Landing a job by meeting the employers' needs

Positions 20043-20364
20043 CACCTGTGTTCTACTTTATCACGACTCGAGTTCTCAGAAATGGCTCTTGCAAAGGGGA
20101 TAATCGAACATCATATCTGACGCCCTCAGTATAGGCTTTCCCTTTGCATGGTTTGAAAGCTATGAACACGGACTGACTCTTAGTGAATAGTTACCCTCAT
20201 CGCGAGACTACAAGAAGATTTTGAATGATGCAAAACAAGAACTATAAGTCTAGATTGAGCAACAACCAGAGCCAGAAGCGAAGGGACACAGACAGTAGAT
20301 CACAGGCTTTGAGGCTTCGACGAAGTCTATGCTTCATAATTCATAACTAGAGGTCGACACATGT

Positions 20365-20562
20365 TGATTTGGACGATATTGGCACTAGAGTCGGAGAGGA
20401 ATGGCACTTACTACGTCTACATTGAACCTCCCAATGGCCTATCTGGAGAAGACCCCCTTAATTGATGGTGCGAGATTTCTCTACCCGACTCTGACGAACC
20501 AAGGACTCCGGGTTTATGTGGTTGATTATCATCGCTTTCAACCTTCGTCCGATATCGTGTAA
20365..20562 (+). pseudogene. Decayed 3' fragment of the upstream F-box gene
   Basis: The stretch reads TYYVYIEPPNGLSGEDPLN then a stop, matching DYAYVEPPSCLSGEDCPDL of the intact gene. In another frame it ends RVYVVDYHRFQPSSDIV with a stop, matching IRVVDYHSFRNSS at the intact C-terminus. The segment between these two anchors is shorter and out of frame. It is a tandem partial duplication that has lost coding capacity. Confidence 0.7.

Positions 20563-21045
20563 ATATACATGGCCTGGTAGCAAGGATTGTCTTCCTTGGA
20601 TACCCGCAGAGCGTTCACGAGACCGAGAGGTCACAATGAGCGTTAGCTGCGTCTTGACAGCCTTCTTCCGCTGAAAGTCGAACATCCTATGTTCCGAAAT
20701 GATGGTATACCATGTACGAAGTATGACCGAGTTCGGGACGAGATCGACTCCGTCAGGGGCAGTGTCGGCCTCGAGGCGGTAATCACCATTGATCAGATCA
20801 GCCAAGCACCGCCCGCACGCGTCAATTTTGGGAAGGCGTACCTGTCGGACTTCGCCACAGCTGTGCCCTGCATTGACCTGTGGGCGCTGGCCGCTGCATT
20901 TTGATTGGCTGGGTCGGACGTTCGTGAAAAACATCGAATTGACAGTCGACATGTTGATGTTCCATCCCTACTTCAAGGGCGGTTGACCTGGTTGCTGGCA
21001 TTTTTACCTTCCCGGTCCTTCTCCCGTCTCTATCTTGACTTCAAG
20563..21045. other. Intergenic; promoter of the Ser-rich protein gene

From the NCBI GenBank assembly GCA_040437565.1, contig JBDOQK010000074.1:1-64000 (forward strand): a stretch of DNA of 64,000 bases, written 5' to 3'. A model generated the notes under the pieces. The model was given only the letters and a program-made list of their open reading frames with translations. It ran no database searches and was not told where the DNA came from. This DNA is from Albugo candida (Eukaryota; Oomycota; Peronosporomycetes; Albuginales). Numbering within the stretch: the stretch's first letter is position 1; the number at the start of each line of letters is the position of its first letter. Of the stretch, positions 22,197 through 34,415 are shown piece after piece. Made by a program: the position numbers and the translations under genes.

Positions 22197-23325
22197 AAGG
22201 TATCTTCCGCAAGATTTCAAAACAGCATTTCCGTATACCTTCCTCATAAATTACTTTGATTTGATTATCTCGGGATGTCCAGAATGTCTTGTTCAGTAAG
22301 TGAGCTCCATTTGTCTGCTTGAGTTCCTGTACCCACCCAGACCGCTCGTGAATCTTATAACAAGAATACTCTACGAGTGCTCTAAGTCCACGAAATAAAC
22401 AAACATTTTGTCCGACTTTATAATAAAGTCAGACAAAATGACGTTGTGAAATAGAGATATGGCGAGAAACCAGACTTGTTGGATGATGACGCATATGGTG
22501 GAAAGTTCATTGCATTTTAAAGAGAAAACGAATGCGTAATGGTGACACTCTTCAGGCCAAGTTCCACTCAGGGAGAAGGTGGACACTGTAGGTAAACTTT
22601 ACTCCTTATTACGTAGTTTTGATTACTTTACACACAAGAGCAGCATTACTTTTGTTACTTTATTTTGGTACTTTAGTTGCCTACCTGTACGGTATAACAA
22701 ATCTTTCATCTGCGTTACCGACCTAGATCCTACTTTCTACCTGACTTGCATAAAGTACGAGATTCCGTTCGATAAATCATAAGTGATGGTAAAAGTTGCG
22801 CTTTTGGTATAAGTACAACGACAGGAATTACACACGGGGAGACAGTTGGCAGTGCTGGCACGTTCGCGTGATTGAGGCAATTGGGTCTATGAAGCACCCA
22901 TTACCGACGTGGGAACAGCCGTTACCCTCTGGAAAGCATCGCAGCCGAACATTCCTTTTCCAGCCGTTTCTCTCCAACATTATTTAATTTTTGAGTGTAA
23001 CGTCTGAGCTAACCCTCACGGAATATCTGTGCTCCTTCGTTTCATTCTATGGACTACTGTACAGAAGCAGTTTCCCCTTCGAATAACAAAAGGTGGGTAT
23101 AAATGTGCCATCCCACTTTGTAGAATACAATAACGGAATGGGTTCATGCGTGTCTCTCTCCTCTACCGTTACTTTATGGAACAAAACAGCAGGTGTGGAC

When searching for any new employment opportunity, many of us have a tendency to view the process as one focused solely on what is best for us as individuals.It certainly makes sense that we would want what is best for us, especially when it comes to such a time and energy expender as a job. Too many of us are stuck in draining and unfulfilling jobs as it is. But by concentrating too much on what employment can do for us we may drift away from considering enough of the other side of the equation -- what potential employers need from us.Satisfying employment is a win-win fit between employee and employer. Workers get to ply their trade in what for them is the most conducive environment for generating production and the front office gets to optimally benefit from this productivity. The more new job seekers understand about what pay check providers want from their workforce, the greater will be the chance of finding a fit.In general, employers are interested in three things: • Making money • Saving money • Becoming more efficient and competitive with achieving Nos. 1 and 2If you can't address these concretely, your chances of getting hired are slim. A huge contributor to the poor hiring situation these days centers around costs.Companies have become aggressive about trying to do more with less. We've all heard about how those not laid off are being squeezed by taking on the workload of those who were. And you're not only competing with other applicants for jobs, but also with cost-saving procedures, equipment, and technologies.Being good isn't good enough anymore. You need to convince hiring personnel that you are great.Selling solutionsThink of employers as consumers out shopping for the best deal. Their logic isn't different from any of the rest of us. We all want the most value for the lowest price. As demeaning as it may sound, to employers we are commodities. They won't "buy" us unless we are seen as a valued acquisition. Being able to promote yourself as a potentially valuable possession has become Job Search 101.Fitting your value proposition firmly with their value longings is more important than ever. Once job aspirants accept this Darwinian reality, the more likely they can get hired.Sure, when assessing an employment opportunity, go ahead and think to yourself, "Here's what's in it for me," but communicate to them, "Here's what's in it for you." Be an answer to their questions while building emotional, social, and intellectual capital for yourself. Their goal is to succeed in business. Your goal is to succeed in your career. The two objectives need not be mutually exclusive.For job seekers to practice a little solution-selling is not a bad idea. By focusing on solutions rather than features you can appear more appealing. Knowing clearly the threats and weaknesses faced by an employer positions you best for an outreach to them.Adequately researching a potential employer and tactically disclosing that you've done your homework in your cover letter and interview while emphasizing how you will address the three points above is smart to do. Don't just be assertive, be relevant.Preparing for a work search has always been strategic for the ones who got the best jobs. They have applied best practices. We can all learn useful lessons from watching how they operate. Savvy career advancers know how to promote not just their best qualities, but how they bring resolutions to the fundamental challenges of running a business.The basic strategy begins with this -- believe in and champion yourself as someone they can't do without.Bill Ryan, founder of Ryan Career Services LLC, Concord, also is a regular blogger on NHBR Network. He can be reached at 603-724-2289 or firstname.lastname@example.org.